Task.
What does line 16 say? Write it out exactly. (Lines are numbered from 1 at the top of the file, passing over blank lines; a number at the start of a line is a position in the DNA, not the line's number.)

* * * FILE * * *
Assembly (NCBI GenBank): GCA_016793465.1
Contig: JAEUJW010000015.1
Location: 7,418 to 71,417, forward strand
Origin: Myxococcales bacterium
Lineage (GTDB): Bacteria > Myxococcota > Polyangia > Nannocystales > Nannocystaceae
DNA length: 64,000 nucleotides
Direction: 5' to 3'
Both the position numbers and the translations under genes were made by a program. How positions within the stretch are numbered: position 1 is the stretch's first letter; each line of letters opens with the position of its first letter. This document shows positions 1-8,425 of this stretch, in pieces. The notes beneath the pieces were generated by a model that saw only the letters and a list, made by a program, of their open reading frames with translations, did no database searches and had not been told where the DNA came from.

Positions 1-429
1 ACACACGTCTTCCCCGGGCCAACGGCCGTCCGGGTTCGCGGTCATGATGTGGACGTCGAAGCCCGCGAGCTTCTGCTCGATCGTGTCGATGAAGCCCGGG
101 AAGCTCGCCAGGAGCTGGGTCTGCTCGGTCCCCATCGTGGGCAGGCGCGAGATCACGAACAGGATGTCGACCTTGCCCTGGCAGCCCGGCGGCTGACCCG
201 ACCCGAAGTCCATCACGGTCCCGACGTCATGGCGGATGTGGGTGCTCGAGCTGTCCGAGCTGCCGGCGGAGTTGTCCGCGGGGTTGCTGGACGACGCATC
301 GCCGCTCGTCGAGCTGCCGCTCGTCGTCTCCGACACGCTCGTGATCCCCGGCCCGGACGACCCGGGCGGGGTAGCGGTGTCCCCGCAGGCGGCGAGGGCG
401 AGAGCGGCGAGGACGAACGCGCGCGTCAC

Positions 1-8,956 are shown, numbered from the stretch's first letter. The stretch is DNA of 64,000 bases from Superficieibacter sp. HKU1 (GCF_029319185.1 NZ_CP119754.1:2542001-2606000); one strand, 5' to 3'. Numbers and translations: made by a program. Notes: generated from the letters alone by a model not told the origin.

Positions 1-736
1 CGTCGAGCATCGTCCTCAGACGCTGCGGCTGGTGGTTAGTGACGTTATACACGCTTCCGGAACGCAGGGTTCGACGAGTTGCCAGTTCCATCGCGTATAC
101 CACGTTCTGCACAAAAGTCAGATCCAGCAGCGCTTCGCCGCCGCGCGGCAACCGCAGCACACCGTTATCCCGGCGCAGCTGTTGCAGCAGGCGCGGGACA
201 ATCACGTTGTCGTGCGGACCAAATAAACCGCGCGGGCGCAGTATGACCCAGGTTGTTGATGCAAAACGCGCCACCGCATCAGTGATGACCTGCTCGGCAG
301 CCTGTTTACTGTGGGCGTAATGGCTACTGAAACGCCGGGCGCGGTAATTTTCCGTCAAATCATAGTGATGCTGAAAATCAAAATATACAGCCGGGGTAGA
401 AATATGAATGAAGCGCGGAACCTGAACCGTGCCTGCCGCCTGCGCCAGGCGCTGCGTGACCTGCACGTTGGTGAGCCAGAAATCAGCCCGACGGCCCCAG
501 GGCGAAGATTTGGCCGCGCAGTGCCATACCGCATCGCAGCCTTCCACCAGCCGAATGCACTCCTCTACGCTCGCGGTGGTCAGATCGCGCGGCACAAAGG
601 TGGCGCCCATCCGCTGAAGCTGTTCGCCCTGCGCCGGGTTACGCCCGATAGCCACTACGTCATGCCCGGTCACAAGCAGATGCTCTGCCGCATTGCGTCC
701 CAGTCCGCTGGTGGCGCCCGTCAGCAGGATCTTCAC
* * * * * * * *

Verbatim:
Positions 1-736